Interim Starbucks CEO Howard Schultz is said to have slammed a coffee chain barista who was spearheading a unionization drive at one of the company’s California locations, telling the worker, “If you hate Starbucks so much, why don’t you go somewhere else?”
The alleged encounter between Schultz and Madison Hall, a 25-year-old barista, occurred on Friday at Long Beach Airport, according to Hall.
According to the pro-union news site More Perfect Union, Schultz, 68, has begun a nationwide tour of Starbucks locations in an apparent attempt to dissuade his employees from voting to join unions.
“With significant pressures leading to the fracturing of our partner and customer experiences, I’ve been transparent about our missteps and the reason for my return – to reimagine Starbucks – built on our core values and guiding principles,” Schultz said in a statement to The Washington Post.
“I have complete confidence that together, we will restore our partners’ trust and belief and deliver an elevated Starbucks Experience to our partners and customers,” said the interim CEO.
Schultz went on to say that the “collaboration sessions” with employees “have not been without disruption efforts by union organizers,” though he did not specifically mention Hall’s accusations.
The alleged incident occurred at Long Beach Airport during a meeting between Schultz and company employees.
According to the site, Hall, who is leading an organizing drive of employees at a Starbucks restaurant in Long Beach, was invited to a meeting with Schultz and about two dozen other employees from other stores in the region.
The meeting, held at a building on the Long Beach Airport grounds, began with a videotaped speech by Schultz from a week ago in which the interim CEO blasted Starbucks Workers United, the organization behind the organizing drive.
Schultz, who recently re-assumed the company’s helm after former CEO Kevin Johnson resigned, described the group as “outsiders trying to take our people” while waging an “assault” on the coffee company.
He then appeared in person to participate in a question-and-answer session with employees. Schultz held similar give-and-take sessions with employees in Seattle and Chicago earlier this week.
According to a Starbucks spokesperson, the “focus of the meeting was on ways we can improve the partner experience and the various ways we can co-create the future of Starbucks together.
When Hall confronted Schultz about reports that Starbucks was firing employees who were active in organizing, the interim CEO cut Hall off.
“Then he went on a long rant about Starbucks’ history and how he used to be poor,” Hall said. “I said, ‘You say you’re not anti-union, but on July 1, 2021, [Starbucks] was found guilty of retaliation in Philadelphia,” Hall said, referring to a National Labor Relations Board ruling in which the company was found to have acted against two baristas who were attempting to unionize.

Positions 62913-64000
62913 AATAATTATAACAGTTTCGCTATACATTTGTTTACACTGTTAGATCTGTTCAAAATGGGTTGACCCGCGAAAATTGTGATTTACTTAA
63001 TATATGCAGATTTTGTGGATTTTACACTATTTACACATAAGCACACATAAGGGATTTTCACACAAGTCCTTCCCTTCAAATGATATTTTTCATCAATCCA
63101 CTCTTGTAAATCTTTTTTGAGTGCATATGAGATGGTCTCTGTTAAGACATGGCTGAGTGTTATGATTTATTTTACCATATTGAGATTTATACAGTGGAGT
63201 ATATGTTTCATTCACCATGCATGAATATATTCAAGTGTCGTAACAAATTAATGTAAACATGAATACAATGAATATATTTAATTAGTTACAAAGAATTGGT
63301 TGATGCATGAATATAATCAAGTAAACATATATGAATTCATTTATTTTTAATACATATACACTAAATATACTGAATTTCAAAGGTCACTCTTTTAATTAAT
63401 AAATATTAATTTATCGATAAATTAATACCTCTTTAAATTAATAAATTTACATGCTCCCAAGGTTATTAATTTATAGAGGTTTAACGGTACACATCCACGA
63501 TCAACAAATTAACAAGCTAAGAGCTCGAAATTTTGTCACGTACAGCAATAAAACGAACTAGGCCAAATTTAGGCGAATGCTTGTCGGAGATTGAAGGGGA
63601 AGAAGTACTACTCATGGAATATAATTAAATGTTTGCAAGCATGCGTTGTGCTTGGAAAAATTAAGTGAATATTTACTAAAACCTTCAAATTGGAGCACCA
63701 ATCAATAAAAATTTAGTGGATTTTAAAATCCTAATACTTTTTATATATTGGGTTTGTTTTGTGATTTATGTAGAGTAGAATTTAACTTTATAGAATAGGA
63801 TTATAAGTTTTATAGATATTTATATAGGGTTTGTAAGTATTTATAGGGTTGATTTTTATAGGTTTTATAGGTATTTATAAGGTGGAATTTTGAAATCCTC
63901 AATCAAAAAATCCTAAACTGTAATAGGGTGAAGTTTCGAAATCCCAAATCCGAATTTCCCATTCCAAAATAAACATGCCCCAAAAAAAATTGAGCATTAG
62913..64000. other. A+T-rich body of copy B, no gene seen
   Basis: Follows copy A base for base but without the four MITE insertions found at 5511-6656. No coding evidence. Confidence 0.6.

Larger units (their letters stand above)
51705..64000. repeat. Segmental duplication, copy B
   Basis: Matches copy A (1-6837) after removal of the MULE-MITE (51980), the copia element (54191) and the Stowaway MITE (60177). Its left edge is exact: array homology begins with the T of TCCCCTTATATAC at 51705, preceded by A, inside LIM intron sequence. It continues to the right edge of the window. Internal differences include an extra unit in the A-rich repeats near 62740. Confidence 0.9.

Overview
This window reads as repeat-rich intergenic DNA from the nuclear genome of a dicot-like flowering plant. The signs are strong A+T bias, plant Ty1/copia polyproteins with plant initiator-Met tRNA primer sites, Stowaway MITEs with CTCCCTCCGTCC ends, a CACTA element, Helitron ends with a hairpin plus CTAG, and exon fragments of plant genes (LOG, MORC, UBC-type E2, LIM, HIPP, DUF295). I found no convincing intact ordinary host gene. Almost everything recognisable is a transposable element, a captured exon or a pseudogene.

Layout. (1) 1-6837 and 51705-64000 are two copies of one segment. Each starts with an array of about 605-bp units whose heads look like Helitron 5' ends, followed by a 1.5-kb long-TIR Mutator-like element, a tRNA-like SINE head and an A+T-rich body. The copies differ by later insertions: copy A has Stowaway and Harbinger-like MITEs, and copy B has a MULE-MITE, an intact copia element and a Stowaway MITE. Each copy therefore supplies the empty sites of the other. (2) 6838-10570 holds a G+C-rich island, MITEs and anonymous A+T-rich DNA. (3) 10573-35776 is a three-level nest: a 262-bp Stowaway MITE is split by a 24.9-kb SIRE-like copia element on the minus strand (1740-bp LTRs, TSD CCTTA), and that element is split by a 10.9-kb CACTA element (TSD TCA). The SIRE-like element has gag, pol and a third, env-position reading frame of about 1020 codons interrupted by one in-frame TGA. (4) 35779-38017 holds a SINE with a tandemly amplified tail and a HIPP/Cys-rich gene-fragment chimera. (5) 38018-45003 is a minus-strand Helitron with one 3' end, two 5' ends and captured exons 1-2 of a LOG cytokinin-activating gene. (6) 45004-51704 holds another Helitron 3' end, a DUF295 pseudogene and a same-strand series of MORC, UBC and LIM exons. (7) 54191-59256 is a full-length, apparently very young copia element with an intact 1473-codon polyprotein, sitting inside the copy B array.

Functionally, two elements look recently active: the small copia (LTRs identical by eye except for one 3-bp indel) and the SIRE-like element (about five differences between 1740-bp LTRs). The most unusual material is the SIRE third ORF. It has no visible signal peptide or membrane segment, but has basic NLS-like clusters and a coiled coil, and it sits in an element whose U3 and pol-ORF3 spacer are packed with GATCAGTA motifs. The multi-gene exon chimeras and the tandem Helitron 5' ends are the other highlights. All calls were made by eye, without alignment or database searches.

“That’s when he became extremely defensive and cut me off, saying, ‘We’re not talking about this,'” Hall claimed. “It was horrendous. He was becoming increasingly aggressive with me.”
“And then he went on another rant, and he told everyone else that he’s sorry this was brought up, that this isn’t what [the event] was about, and he had his hand pointed at me like I was a problem,” Hall claimed.
“Howard and others in the room requested to get back on track and shift the focus back on the whiteboarding sessions and what they were working on together,” a Starbucks spokesperson told the pro-union news site.
Six more Starbucks locations, all in upstate New York, voted to unionise over the weekend, adding to the company’s woes.
According to More Perfect Union, employees at another Starbucks location in Boston voted on Monday to join a union as well.
On Thursday afternoon, two stores in Rochester and one in Buffalo — the city where the unionization campaign began — voted to form a union. The next day, three more Ithaca businesses approved unionization efforts. The total number of Starbucks locations that have voted to form unions now stands at 16.
The coffee company owns over 9,000 restaurants in the United States.
The labor movement has recently won a number of significant victories. Workers at an Amazon warehouse on Staten Island voted to unionize last week, a first for the mega-retailer, which has worked hard to stifle similar efforts by organized labor.